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My last days in Asia spent back in Kuta, Bali

Written on: Thursday June 5th, 2008

A journal entry from: Around The World Without A Plane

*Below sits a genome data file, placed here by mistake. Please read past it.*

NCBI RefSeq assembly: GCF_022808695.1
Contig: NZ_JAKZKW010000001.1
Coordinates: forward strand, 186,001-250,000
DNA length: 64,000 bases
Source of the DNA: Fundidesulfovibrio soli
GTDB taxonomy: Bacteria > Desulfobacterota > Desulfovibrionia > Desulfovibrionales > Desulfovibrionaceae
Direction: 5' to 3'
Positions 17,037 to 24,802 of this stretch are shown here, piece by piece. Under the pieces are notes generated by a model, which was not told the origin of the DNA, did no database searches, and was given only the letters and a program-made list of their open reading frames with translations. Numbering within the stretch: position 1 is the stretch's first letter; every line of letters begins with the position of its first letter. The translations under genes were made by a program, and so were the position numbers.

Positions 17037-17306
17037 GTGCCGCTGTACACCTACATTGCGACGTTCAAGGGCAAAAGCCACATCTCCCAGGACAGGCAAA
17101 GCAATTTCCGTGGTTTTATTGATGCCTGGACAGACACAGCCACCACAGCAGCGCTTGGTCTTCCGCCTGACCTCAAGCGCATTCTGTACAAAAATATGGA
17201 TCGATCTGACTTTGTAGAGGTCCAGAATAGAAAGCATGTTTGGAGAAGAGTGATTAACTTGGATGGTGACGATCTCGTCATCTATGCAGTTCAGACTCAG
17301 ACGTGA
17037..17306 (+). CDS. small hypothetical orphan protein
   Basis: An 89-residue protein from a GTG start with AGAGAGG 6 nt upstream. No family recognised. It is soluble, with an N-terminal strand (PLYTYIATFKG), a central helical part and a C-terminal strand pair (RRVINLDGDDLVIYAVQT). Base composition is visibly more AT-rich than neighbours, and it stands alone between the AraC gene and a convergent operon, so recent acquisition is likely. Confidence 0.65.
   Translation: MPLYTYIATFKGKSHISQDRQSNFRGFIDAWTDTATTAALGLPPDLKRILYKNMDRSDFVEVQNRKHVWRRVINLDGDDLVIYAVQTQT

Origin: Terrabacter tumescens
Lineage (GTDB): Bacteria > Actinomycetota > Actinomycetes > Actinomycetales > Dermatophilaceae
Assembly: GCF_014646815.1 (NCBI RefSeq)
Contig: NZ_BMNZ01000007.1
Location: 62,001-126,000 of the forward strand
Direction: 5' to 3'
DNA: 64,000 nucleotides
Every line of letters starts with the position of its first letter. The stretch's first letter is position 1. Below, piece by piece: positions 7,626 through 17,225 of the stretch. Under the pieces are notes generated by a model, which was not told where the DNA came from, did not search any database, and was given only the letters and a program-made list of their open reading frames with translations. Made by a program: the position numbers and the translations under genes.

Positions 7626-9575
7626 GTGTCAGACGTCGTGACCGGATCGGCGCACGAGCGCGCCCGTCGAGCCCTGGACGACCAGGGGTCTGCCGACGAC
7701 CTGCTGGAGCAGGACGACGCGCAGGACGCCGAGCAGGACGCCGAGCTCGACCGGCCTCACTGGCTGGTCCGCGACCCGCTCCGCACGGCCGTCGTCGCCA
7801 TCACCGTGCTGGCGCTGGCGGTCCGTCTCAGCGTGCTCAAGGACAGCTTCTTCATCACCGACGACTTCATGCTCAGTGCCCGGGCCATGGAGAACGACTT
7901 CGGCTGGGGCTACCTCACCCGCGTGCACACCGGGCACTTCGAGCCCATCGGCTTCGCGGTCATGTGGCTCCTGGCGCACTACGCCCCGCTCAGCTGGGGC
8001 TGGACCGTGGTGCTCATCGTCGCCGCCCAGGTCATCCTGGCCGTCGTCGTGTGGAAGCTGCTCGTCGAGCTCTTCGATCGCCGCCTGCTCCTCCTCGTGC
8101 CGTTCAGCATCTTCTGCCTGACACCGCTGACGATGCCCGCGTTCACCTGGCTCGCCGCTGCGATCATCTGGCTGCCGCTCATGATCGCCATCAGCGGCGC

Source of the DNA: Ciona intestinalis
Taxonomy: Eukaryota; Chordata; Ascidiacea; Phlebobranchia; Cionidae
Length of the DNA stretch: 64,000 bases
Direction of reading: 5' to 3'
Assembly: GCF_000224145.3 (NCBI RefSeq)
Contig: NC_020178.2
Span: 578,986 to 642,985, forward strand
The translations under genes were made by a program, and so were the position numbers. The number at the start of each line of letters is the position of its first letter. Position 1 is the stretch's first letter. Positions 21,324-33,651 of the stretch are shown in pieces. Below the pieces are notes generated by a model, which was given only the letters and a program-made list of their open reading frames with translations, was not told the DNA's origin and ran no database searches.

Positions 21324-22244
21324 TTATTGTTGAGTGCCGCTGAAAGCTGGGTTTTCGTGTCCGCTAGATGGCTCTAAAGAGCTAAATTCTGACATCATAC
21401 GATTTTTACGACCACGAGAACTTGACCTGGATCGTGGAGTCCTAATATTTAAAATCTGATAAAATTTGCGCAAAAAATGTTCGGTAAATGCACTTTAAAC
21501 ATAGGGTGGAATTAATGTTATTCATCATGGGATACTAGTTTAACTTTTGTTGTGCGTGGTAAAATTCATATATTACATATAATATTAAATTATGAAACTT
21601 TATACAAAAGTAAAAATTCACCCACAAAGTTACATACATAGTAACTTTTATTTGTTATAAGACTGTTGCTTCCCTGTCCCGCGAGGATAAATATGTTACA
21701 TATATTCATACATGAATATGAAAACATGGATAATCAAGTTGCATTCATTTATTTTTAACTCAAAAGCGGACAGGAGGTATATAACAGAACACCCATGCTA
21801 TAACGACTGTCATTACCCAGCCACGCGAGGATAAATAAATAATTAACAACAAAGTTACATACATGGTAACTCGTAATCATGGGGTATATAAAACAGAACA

Our return back to Bali was a lot less costly and a lot less stressful then our journey to Gili Trawangan, although we were all nursing nasty hangovers, and thanks to an all-night party the night previous where once again I doted on the sun rising up, I?d only had an hours sleep. One guy tried to rip me off on the boat demanding $5 for sleeping on his mattress, but I flatly refused, gathered my things and following Ben, Georgie and Kate off the boat.Kate and Georgie took a bus to Ubud in the centre of the island, while Ben and I returned to Kuta where we stayed for the next five days relaxing either on the beach or by our swimming pool. Other than a couple of hours surfing every day and a couple of rum and cokes every night it didn?t get any more eventful than that. Not that that was a bad thing. It seemed like a perfect way to round of this first part of my trip. Whether it was the fact that I knew that this leg of my journey was fast approaching an end or whether I really did need a break from the road, I felt that this was the right time to get some routine back in my life, to base myself in one place for more than two weeks, to actually unpack all of my clothes from my bags. I felt tired.We met back up with the Swedish girls who had become great friends on the Gilies. They were doing a six day surfing course in Kuta and the six of us had some great days sunning ourselves on the beach and some unforgettable nights partying in the lively bars and clubs, notably of course Bounty and its infamous cages where on my last night in Asia after a raucous game of Ring of Fire, and some ridiculous animal impressions I showed off my dance moves.So that was that. Exactly 8 months after leaving from Feltham station with Dave, waving farewell to our Mums I was departing my second continent, the wonderful, laid-back, vast, impressionable and beautiful continent of Asia. My ?Without A Plane? scheme had failed sadly when I was so close to Australia, but in order for me to make my snowboard instructors interview on 18th June I had no choice but to fly. My plan is to return here though after being in the Snowy Mountains so that the dream to circumnavigate the whole globe taking in every single continent without taking a plane can continue. In 8 months I?ve seen and experienced what most people won?t experience in a whole lifetime, I?d sung my heart out to Guns and Roses with a Danish taxi-man around the streets of Copenhagen, almost spent the night in a Stockholm prison cell trying to convince a McDonalds employee that we had already paid for our Big Mac and fries, sailed across the Baltic Sea, explored the underground passages of medieval Tallinn, opened my mind to the incredible Russian ballet in St Petersburg, taken an ice cold dip in a barrel in Moscow and not showered for six whole days on the worlds longest train ride drinking what seemed like nothing but vodka while sporadically performing half naked handstands in -15C temperatures. I?d walked the Great Wall of China, gawped at gigantic statues of Buddha, posed with the Terracotta Army, climbed one of the holiest Tao mountains in the world, visited the home of Shaolin Kung-Fu, dressed up in a Subway outfit in Shanghai, floated tranquilly down the Li River to see the incredible karst mountains around Yangshou and managed to cross the road in Hanoi without being run over. I?ve cruised around the dreamlike Ha Long Bay, learnt to ride a motorbike in Huey and then swiftly witnessed my first motorbike accident in Hoi An, learnt to scuba dive and get robbed in Na Trang, and played badminton in Ho Chi Minh. I shot AK47?s in Phonm Penh, explored the wondrous temples of Angkor, ate Christmas dinner on a beach, celebrated New Years on a hedonistic desert island, roamed around a bullet-ridden abandoned royal casino, chased fresh-water dolphins and crossed over an unofficial border. I bicycled around river islands, played golf in Vientiane, suffered rope burns on my feet swinging upside-down from a trapeze in Vang Viang, got banned from a bowling alley and learnt to drive elephants in Louang Prabang, flew above the jungle in Bokeo National Park, lay in bed ill with a random American for 4 days in Pai, almost got married in Chaing Mai, watched a ping-pong show in Bangkok, painted friends for the Full Moon Party in Ko Phangan and recovered and relaxed in stunning Ko Tao. I got half my leg taken off by a fish swimming in a waterfall in Kanchanaburi, befriended a monk in Yangon, Burma, had tea in Mandalay, got given precious stones in the Burmese hills, had my fortune told by a remote village medicine man, stood in awe at the spectacular temples of Bagan and chortled at the ladyboy exploits of a Kiwi traveller. Back in Thailand I came face to face with a wild elephant, swam through an underwater river in a pitch-black cave, dived with sharks, giant barracuda, rays and turtles and saw in the Thai New Year with a huge water-fight. In Malaysia I awoke in a cave in one of the oldest rainforests in the world to see a civet cat rummaging around me, got a job sweeping garden leaves, sampled the high-life in a 5-star resort on a stunning island, climbed the biggest twin-towers in the world, got a job with the Indonesian embassy, walked through tea plantations and sang R Kelly?s ?I Believe Can Fly? with more passion than he ever did, albeit in a little less tune. And then to top it off Indonesia brought me volcanoes, lakes, tattoos, masked balls, surfing, scamming and sunning. I?m not sure if I can ever lead a normal life again. Onwards to Australia and my reunion with Dave.